It’s time for a “victims law” where the state recognises its obligation to homicide victims

Last week David Hines won the “top of the policies” vote at Pragmatic Radicalism’s justice/constitutional reform event, chaired by Sadiq Khan MP, shadow justice secretary. The winning proposal was for a “victims’ law”

Almost twenty years ago, my wife Kathy and I fought a painful 3 year court battle to adopt our infant grandson.

The boy had been left parentless when his mother was killed and his father was sent to prison… for committing the murder.

Three years seems like an eternity for people trying to rescue a victimized child from the social services system.  The ordeal seemed even more unnecessarily lengthy (and outrageously expensive) since we were the boy’s blood relatives; his murdered mother was our own daughter.

The victims of murder live a lifetime of pain and anguish. At the corner pub, people whisper about them from the next table over.  Neighbours drop off flowers and then look away.  Lifelong friends, never sure what to say or afraid to seem happy in front of people in perpetual mourning, fade away.

We were extremely hurt by how the system us down – not only through the painstaking adoption process but also during the trial and criminal conviction process.

My anger grew when I saw my daughter’s murderer benefiting from the social service system (appointed counsel, fed, clothed, housed, and treated humanely). That’s where the tax payer’s money is going. The granting of legal aid to a murderer and the refusal of aid to the victims’ family was an injustice and insult.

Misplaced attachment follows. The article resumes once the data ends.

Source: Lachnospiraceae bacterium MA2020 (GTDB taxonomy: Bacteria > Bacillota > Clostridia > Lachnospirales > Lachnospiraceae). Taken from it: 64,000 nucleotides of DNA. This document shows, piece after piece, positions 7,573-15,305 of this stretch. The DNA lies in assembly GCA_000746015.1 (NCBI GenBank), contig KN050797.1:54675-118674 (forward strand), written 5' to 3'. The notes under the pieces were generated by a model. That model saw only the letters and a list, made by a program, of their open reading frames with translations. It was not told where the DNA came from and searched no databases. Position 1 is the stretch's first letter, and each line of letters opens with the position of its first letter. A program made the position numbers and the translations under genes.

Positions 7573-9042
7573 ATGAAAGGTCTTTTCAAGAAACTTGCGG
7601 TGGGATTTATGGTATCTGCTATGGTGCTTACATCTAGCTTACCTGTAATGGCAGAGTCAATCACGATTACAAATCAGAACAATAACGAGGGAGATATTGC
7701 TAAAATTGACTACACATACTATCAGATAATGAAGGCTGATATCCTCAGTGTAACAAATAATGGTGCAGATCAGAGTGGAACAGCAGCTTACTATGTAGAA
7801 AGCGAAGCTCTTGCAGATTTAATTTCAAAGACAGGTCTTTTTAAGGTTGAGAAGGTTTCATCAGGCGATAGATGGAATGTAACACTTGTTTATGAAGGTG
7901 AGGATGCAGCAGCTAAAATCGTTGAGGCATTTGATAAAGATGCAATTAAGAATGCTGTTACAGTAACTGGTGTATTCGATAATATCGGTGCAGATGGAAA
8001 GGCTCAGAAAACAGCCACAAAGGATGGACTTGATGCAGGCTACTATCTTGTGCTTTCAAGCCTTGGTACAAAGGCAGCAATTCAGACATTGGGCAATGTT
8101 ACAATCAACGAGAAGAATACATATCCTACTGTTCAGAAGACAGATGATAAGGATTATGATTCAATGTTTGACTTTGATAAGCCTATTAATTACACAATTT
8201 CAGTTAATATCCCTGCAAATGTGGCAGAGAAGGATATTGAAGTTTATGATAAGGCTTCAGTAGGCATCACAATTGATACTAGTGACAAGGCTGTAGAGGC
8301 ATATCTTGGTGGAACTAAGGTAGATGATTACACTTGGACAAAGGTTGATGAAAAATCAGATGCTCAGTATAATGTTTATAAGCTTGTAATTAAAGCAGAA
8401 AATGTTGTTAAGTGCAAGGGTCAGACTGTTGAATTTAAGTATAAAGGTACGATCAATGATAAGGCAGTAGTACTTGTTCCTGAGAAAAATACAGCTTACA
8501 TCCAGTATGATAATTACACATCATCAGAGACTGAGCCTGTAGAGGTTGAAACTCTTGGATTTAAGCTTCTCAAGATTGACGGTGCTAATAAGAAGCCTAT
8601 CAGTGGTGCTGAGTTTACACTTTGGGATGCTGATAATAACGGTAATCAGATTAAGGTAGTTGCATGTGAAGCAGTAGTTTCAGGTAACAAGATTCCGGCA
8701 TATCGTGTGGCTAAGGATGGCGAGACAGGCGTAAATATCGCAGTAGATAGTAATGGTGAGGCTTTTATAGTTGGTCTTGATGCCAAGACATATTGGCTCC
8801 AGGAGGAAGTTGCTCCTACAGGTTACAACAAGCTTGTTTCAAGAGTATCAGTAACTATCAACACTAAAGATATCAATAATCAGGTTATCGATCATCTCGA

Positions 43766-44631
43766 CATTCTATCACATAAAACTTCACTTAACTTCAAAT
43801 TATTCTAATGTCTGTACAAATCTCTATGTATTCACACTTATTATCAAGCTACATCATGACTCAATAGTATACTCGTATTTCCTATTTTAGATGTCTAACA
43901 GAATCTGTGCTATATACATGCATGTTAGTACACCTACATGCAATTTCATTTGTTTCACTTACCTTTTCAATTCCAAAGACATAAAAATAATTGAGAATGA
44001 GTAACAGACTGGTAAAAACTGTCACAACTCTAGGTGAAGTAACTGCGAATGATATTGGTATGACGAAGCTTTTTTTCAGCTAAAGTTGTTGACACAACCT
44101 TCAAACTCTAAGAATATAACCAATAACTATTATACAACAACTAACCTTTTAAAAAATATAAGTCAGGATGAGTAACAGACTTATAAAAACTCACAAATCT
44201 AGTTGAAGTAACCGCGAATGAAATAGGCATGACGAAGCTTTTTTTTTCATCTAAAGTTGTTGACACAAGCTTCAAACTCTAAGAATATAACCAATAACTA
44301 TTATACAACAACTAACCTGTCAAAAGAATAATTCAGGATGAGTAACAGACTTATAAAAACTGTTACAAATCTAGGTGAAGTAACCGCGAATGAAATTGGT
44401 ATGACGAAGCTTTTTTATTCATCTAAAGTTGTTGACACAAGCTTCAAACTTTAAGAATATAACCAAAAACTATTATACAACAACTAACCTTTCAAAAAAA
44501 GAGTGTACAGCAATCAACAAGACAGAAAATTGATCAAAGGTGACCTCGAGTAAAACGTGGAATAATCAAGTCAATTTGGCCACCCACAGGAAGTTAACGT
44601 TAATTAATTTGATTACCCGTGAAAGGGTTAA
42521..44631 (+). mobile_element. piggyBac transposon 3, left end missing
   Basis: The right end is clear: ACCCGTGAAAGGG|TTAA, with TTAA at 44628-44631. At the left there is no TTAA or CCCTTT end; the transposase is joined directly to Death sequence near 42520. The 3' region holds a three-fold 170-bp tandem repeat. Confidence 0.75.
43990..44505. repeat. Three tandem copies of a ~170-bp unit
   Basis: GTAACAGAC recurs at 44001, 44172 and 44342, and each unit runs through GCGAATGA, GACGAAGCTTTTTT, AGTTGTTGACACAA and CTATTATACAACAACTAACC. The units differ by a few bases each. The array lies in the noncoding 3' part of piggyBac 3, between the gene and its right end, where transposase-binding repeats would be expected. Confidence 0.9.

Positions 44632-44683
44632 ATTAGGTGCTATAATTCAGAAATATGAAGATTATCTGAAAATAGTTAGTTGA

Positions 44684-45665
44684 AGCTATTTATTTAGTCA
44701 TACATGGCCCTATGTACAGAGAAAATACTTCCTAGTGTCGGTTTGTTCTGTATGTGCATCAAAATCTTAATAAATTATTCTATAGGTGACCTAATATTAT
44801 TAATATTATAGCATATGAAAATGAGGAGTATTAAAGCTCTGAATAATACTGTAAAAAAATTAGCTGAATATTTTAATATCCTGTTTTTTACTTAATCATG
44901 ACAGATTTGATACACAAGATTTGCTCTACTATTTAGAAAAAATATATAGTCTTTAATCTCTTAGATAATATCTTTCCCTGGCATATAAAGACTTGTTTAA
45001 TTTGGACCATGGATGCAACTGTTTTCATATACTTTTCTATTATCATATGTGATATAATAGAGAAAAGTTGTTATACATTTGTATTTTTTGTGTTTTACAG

The system’s betrayal was particularly pointed for me, because, as an elected magistrate, I had been a proud part of the mechanism of justice.  I was supposed to be the knowledgeable one. I was working in the system.

It made me feel that everything in this awful situation was geared for the criminal not the victims.

That’s why I founded the National Victim’s Association and why I went to the Pragmatic Radicalism “top of the policies” event to propose a new policy for Labour: a “victims law”

This would create a legal and statutory obligation to care for the victims of homicide that raise children resulting from a murder or manslaughter.

Under this policy, the families should receive all necessary assistance until the child or children reach the age of 18. That should include finance, education, legal aid irrespective of status,

The state should not place the burden on the secondary victim nor rely on their moral conscience to avoid helping these families.

The new “victims law” was backed by Louise Casey, the former victims’ commissioner, and would correct the ineffective care services currently provided as well as lessening the long-term psychological impact for co-victims.

The cost of this proposal would be minimal as only 4% of all killings result in relatives raising their children.

From my personal experience, and that of many people who have worked with the NVA, this proposal would be wholeheartly welcomed by society and a vote winner for a political party that backs it.

David Hines founded the National Victims Association (NVA)

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One Response to “It’s time for a “victims law” where the state recognises its obligation to homicide victims”

  1. Nick says:

    20-80,000 a year killed in the NHS were the NHS killed or contributed to the death.

    Time I think for the NHS to pay proper levels of compensation to its victims.

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